Craftmandship & Sustainable Fashion
What we choose to wear reflects how we view the world and how we want the world to view us because clothes are tied to our very human need to express individuality. However, we tend to have little to no understanding of the true of each piece of clothes or accessory that we have in our wardrobes.
Throughout the history of human kind, craft was integral to cultural expression and the creation of our clothes. Besides, until the Industrial Revolution, garments were constructed by hand, through knitting, crochet, needlework, dyeing, weaving, embroidery and leather tooling.
The fashion industry needs to revive these traditional craft skills and ensured a sustainable future for the upcoming generations.
In order to make sustainability happen in the fashion industry there are needs to be changed on many levels, because as Kate Fletcher states “fashion clothes are much more than the fibre and chemicals needed to make them. They are signs and symbols, expressions of culture, newness and tradition. They link us to the time and space and deal with our emotional needs, manifesting us as social being, as individuals.”
As designers and social consumers we should all cautiously take into consideration how the fashion industry impacts our environment, be more sensitive, and take actions. We must be innovative in the way that the fashion industry conducts its business - not only in the way the clothes are being produced, but also the choice of materials and how they are disposed. According to the Danish Fashion Institute the production of textiles is now one of the most polluting processes in the world.
Materials have a strong position in our existing understanding of what makes fashion and textiles sustainable, however it is important to state that there is no single fibre, whether it is organic, fairly traded or recycled, that independently can transform the practices of a polluting and resource demanding industry into a more sustainable one.
It is important to be aware of the impact of the fibre selections on whole unified product life-cycles, which involves farming, production, manufacturing, distribution, consumer washing, reuse and ultimately discarding. And also consider the entire process from ‘cradle to cradle’ when evaluating a textile’s impact on the environment. These two points highlights that there are many environmental difficulties connected with the manufacturing process of textile, no matter whether it is based on natural or artificial fibres since each type of fibre has its own environmental impact.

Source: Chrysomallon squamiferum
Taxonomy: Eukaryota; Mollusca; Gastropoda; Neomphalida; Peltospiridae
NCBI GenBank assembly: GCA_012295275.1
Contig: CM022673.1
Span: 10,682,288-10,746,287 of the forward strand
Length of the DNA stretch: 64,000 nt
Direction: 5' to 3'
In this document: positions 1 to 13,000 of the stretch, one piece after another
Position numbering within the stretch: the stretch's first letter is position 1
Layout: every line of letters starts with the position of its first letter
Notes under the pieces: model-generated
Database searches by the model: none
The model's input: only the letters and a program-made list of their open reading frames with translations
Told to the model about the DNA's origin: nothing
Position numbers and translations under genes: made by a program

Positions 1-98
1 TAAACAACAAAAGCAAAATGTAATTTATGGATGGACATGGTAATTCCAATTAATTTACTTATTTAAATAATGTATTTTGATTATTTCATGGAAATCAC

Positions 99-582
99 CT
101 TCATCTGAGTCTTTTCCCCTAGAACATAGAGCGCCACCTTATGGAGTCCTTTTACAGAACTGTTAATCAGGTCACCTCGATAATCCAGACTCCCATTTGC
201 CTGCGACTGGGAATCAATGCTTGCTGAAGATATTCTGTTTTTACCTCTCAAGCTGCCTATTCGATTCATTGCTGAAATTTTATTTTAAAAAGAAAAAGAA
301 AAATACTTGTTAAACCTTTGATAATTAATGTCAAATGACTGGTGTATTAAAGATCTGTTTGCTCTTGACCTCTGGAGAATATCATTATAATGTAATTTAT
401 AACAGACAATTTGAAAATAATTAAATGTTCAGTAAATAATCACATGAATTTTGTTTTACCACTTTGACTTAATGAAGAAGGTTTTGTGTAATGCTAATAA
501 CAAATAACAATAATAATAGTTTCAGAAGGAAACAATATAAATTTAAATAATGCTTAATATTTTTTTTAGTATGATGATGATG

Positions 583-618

Likewise, as designers and conscious consumers, it is our responsibility to communicate with companies and suppliers by stimulating them to respond to fundamental issues regarding sustainability (ex: exploitation of garment workers, damaging agricultural practices, dying and printing, waste of materials, among others). It is also our responsibility to spread the information we have regarding sustainability in social medias or whatever sources of communications that we have available in order to create a better world for the future generation to come.
We therefore need to look at garments not only like beautiful items but also consider it’s totally as resources, symbols and values. We should ask ourselves questions regarding our own behavior to watch the way we wear our clothes and how we care for them. By beginning a process of acquiring skills in the practice of creating and caring for our garments - and not just consuming them - we will be taking a step to reach a more sustainable environment.
A challenge of sustainability for us designers and consumers is to learn to live better, enriching the ties that bind us together as a society and regenerating environments while also consuming much less. It is like a kind of design activism, which relates less to design as the creator of things and more to design as a developer of social change. The idea that both designers and consumers can add value to the products by remaking; re-printing, re-shaping and re-surfacing using skills of handcraft in order to give a new lease of life to a fashion garment.
I also believe that that now, more than ever, is the time for open source design, participatory design or co-design where the main focus of designing new garments or products, is dragged away from designer’s main principles. Instead consumers are no longer passive in this process of producing and using clothes. We all becomepart of the design process and by doing that the whole process becomes more transparent and meaningfully. Likewise, throughout this kind of initiatives, I believe that handmade things will be an important value in the future of sustainability and fashion. Products that will be created based on values, skills, products that are conscientious, sustainable and beautiful. Thus, the highest quality product or service will be the one that generates the most benefit to all involved in its production and trade.
We can already acknowledge that the use of crafts is undergoing a renaissance in the fashion industry. Us consumers are also willing to pay more for handcrafted good that identify and even promote the individuals responsible for their creation. The fashion industry is beginning to realize that re-establishing the connection between creator and consumer has commercial as well as ethical and environmental benefits. So hopefully this trend is here to stay!